• May 19, 2024

Activist Groups Plead Against Menthol Ban

 Activist Groups Plead Against Menthol Ban
Photo: Bacho12345 | Dreamstime.com

Americans for Tax Reform has released a letter signed by 36 organizations representing millions of taxpayers and consumers throughout the United States urging the Food and Drug Administration to reject a proposed ban on menthol cigarettes.

The letter notes the social impact of criminalizing an activity undertaken by over 18 million Americans, primarily from minority communities, asserting, “If this proposal were to be enacted, it is inevitable that it would lead to further confrontations between individuals and law enforcement and break down trust even further. In addition, by diverting law enforcement resources to preventing the sale of menthol cigarettes, this policy will reduce the resources available for the prevention and solving of property and violent crimes.”

The letter continues, “We further draw your attention to the fact that any comprehensive analysis of the data from jurisdictions where menthol products have been banned demonstrates that, while the majority of users switch to nonmenthol cigarettes, over 20 percent of menthol smokers moved to purchasing illicit products through the black market. Not only does this put all parties involved at risk of police involvement, the illicit tobacco market has increasingly been run by sophisticated international criminal syndicates, often with links to sex trafficking, money laundering and even, increasingly, terrorism.”

For these reasons, as the letter noted, the U.S. State Department has explicitly called tobacco smuggling, “a threat to national security.”

The letter also recognized the importance of promoting harm reduction over prohibition, writing, “If the FDA wishes to reduce smoking rates, the best way of doing this is not through bans but rather embracing life-saving new technologies to help smokers quit.

“The science is now overwhelming that the most effective way for smokers to quit is through the use of noncombustible reduced-risk tobacco alternatives, ranging from vapor and “heat-not-burn” devices to oral nicotine-delivery systems or moist loose tobacco (which the FDA already allows to be marketed as reducing the cancer risk for persons who make the switch).”

If the FDA wishes to reduce smoking rates, the best way of doing this is not through bans but rather embracing life-saving new technologies to help smokers quit.

Americans for Tax Reform

The letter concluded by urging the FDA to “engage in evidence-based policymaking and embrace new technologies and alternative nicotine-delivery systems that have been proven will be able to save millions of American lives.”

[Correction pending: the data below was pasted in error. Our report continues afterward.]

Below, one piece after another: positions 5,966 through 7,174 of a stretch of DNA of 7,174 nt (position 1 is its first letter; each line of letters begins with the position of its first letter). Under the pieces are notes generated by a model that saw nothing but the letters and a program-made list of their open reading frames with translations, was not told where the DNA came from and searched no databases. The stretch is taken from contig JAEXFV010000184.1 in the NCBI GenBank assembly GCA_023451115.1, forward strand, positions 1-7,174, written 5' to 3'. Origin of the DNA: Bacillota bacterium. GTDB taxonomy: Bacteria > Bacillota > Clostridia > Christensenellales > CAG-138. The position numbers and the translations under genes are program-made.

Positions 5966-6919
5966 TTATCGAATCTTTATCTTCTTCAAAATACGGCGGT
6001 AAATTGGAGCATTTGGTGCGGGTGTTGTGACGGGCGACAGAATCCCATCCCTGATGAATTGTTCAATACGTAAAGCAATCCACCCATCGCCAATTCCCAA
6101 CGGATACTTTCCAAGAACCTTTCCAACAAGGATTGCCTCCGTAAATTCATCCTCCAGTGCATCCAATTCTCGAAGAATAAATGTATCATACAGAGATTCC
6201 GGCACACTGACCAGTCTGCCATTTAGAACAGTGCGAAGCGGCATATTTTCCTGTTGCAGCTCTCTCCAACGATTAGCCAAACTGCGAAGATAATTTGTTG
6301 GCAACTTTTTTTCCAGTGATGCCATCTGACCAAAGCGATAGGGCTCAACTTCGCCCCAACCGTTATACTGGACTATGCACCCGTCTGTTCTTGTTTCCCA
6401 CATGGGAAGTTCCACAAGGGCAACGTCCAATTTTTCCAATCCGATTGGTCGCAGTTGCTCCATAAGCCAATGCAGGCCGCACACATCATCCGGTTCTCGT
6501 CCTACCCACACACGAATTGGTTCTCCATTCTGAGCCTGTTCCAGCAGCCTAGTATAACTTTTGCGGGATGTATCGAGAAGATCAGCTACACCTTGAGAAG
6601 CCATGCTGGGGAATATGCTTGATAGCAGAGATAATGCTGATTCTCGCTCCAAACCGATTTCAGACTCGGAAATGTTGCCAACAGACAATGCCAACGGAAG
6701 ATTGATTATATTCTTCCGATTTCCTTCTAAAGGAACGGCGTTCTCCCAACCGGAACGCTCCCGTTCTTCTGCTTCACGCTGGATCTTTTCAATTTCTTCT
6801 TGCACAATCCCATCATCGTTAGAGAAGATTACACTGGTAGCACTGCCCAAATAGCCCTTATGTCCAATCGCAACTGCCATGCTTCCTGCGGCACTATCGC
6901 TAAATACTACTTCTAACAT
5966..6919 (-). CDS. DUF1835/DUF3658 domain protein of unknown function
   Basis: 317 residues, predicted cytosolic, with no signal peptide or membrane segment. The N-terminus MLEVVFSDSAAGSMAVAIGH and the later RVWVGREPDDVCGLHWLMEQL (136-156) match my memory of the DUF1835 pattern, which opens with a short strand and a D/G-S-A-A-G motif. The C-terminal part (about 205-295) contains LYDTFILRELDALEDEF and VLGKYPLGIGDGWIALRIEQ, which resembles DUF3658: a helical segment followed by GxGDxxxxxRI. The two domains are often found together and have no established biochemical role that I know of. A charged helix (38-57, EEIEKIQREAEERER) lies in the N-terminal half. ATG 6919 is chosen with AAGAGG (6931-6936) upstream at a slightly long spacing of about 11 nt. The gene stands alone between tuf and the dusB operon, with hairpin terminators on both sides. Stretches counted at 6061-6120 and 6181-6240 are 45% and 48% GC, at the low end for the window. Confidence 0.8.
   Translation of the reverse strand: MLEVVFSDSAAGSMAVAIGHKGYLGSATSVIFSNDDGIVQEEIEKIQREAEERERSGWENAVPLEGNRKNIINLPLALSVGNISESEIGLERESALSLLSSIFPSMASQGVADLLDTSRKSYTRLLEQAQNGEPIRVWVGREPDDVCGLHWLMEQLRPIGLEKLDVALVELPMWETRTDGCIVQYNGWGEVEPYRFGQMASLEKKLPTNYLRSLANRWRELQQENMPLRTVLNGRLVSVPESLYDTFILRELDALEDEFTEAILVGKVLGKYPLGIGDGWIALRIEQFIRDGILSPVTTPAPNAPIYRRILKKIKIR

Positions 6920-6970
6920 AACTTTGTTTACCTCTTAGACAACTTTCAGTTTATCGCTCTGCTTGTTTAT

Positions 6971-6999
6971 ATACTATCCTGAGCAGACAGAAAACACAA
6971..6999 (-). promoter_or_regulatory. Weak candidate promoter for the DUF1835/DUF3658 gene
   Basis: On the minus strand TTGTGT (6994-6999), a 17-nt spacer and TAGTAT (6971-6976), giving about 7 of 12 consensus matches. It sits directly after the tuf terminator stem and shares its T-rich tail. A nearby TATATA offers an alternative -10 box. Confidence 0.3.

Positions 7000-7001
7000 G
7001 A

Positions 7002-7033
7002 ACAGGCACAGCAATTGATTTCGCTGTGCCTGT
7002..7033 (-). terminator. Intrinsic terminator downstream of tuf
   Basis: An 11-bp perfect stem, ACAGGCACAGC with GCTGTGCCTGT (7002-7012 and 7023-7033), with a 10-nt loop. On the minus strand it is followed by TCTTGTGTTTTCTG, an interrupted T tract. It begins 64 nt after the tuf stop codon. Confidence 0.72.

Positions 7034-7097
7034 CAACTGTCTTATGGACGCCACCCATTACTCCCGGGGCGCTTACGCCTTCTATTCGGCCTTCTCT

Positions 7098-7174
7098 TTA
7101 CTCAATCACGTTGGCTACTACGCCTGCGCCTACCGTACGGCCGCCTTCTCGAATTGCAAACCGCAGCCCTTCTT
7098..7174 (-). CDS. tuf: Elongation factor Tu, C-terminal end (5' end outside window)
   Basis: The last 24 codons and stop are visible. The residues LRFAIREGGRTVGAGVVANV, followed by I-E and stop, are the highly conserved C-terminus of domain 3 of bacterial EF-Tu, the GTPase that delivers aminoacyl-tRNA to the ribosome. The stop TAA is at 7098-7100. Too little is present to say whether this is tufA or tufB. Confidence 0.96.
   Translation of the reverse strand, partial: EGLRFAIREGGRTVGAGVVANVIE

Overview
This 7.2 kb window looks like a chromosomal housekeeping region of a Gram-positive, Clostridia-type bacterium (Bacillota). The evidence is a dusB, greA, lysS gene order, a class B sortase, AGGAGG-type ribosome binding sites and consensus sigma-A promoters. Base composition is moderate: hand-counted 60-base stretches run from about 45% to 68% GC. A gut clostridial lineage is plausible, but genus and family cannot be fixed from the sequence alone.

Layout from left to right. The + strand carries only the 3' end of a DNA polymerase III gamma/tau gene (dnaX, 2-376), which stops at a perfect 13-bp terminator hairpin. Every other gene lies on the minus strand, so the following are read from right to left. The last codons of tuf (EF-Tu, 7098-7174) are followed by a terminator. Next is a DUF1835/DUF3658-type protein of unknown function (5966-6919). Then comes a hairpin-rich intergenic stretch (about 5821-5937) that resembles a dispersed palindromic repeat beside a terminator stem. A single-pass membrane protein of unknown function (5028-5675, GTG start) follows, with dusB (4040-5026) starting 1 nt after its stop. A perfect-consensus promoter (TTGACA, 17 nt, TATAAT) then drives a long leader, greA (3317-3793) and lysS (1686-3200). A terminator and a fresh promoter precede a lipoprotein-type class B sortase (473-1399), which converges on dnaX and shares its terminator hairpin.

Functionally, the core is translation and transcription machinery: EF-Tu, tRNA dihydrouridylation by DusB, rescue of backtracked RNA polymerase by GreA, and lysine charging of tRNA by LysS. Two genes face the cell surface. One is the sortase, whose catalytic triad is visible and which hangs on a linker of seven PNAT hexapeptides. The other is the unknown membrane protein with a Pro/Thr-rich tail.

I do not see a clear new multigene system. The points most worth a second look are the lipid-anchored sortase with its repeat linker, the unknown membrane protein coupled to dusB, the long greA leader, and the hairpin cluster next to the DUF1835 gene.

Earlier, the American Civil Liberties Union also sent a letter, signed by 27 civil liberty and racial justice organizations, expressing its concern about the impact on minorities of a menthol ban.

“At this pivotal moment, as the public demands an end to police violence erupting from minor offenses, we call on the Biden administration to rethink its approach and employ harm reduction strategies over a ban that will lead to criminalization,” said Aamra Ahmad, senior legislative counsel for the ACLU.

“As we approach the one-year anniversary of the murder of George Floyd—only a few years removed from the killing of Eric Garner, a Black man killed by NYPD for selling loose, untaxed cigarettes—the racially disparate impact of the criminal legal system has captured the nation’s attention. It is now clear that policies that amount to prohibition have serious racial justice implications.”

Anti-tobacco activist Stanton Glantz dismissed the argument that getting rid of menthol would lead to more police violence against African Americans as baseless. He accused the ACLU of advocating tobacco positions after taking industry money.

“The ACLU has been carrying the tobacco industry’s water for decades,” Glantz wrote on his blog. The ACLU has opposed clean indoor air laws since shortly after I first got involved in trying to pass them in 1978, arguing against the evidence that secondhand smoke was dangerous and that there was a right to smoke.

“Why? Thanks to a series of reports in the early 1990s by legendary Washington Post investigative reporter Morton Mintz (Nieman Reports, Advocacy Institute), we now know that the ACLU secretly accepted millions of dollars from the tobacco industry,” he added.